Subscribe

Publications

Water, Water Everywhere

Conservancy Botanist, Melinda Lyman, works to identify plant species found at Rhymes Lake during the Pascagoula River Nature Festival.

Images and stories from the 2011 flooding of the Mississippi River will endure for generations. Many Conservancy members, volunteers and staff continue to be impacted by this influx of fresh water, and the Conservancy and its partners model and implement best management practices to help minimize the impact of such extreme events on plants, animals and people.

Reducing erosion and pollutants entering waterways significantly improves water quality. The Conservancy has completed a demonstration area along the Buttahatchie River (just outside Columbus, MS) where landowners and land management agencies can get a first-hand look at five side-by-side techniques used to decrease streambank erosion.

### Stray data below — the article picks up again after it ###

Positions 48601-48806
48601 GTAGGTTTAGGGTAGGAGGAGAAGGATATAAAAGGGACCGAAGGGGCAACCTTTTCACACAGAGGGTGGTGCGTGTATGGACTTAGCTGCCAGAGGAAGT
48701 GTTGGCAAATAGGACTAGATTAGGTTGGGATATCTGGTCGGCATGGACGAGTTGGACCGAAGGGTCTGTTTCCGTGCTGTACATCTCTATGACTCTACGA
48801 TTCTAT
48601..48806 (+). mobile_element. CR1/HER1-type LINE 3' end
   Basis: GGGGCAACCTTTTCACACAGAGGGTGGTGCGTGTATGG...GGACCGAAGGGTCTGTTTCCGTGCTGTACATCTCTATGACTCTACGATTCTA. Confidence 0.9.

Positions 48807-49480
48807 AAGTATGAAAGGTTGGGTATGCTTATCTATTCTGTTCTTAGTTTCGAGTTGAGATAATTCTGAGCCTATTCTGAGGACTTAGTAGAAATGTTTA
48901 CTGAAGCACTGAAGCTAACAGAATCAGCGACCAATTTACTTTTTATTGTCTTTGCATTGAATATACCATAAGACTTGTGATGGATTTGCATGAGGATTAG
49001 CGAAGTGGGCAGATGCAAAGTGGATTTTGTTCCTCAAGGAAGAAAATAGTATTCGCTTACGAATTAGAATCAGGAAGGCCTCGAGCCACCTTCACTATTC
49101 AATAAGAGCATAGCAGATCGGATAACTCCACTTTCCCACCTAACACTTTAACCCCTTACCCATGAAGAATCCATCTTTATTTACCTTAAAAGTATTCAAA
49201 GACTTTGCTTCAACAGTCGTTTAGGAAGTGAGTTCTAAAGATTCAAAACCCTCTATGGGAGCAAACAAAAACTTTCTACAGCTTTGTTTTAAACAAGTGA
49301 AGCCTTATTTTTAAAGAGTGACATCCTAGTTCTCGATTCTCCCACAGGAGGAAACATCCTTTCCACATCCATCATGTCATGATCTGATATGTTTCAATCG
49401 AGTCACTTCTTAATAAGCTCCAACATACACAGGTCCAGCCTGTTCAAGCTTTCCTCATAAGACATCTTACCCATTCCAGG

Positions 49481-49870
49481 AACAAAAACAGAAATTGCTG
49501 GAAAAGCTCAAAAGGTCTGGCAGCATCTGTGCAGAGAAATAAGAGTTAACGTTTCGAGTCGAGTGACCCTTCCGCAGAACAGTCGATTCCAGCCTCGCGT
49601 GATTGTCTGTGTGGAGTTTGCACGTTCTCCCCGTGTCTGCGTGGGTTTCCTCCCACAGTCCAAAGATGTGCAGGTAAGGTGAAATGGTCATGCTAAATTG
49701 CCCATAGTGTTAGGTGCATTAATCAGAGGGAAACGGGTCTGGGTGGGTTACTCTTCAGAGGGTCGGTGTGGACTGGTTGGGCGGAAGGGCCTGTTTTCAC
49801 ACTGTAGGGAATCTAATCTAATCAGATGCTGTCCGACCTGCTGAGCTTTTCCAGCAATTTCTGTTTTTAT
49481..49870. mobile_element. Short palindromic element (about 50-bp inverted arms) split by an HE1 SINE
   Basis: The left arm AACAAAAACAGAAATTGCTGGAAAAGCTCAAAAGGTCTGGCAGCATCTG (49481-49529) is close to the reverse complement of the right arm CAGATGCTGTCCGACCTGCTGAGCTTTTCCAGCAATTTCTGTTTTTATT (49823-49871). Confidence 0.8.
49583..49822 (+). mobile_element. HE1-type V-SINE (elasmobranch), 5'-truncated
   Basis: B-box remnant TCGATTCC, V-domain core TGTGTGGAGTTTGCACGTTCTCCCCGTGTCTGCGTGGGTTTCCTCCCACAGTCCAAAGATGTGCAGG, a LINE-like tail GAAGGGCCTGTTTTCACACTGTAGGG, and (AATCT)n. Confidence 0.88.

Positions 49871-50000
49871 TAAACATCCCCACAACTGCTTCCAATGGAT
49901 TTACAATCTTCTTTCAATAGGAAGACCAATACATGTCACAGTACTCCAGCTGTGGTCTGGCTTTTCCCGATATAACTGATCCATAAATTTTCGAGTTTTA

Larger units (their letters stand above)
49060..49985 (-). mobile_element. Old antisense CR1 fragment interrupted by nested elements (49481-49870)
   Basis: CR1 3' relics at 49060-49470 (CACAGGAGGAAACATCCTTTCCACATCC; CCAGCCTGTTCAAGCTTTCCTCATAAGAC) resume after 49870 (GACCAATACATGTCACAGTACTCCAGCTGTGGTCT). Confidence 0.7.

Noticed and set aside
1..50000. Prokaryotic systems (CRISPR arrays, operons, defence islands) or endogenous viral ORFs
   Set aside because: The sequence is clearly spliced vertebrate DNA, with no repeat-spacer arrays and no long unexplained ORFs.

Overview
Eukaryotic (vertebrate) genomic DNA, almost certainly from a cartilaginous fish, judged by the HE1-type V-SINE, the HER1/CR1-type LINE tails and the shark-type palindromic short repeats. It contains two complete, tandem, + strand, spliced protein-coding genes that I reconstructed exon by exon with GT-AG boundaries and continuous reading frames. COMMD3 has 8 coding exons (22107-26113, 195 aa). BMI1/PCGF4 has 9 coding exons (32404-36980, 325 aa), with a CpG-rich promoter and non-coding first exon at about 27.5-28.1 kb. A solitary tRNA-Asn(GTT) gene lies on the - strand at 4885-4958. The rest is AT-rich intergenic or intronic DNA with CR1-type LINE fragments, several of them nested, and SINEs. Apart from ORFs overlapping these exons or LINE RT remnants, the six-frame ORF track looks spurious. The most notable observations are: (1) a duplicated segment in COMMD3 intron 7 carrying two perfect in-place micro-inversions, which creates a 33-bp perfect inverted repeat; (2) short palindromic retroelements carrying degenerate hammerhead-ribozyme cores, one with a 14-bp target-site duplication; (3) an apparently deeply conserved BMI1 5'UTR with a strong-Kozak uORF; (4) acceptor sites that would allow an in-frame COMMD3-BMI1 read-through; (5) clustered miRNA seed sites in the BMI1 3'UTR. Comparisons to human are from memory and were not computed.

Delta lands are getting a boost thanks to funding from the North American Wetlands Conservation Act, Walton Family Foundation and Entergy Corporation. The Conservancy will expand our work with Delta landowners to improve streams and rivers such as the Yazoo, and to increase healthy habitats for deer, bear and other species by reforesting national wildlife refuge acreage.

Sharing the importance of water quality was also a focus in the past year. Conservancy staff members planned and implemented activities at the Pascagoula River Nature Festival to survey plants and animals around Rhymes Lake. Staff members also participated in the Great Delta Bear Affair in Rolling Fork and WaterFest at the Ross Barnett Reservoir in Jackson.

We’re Accountable

The Nature Conservancy makes careful use of your support.

More Ratings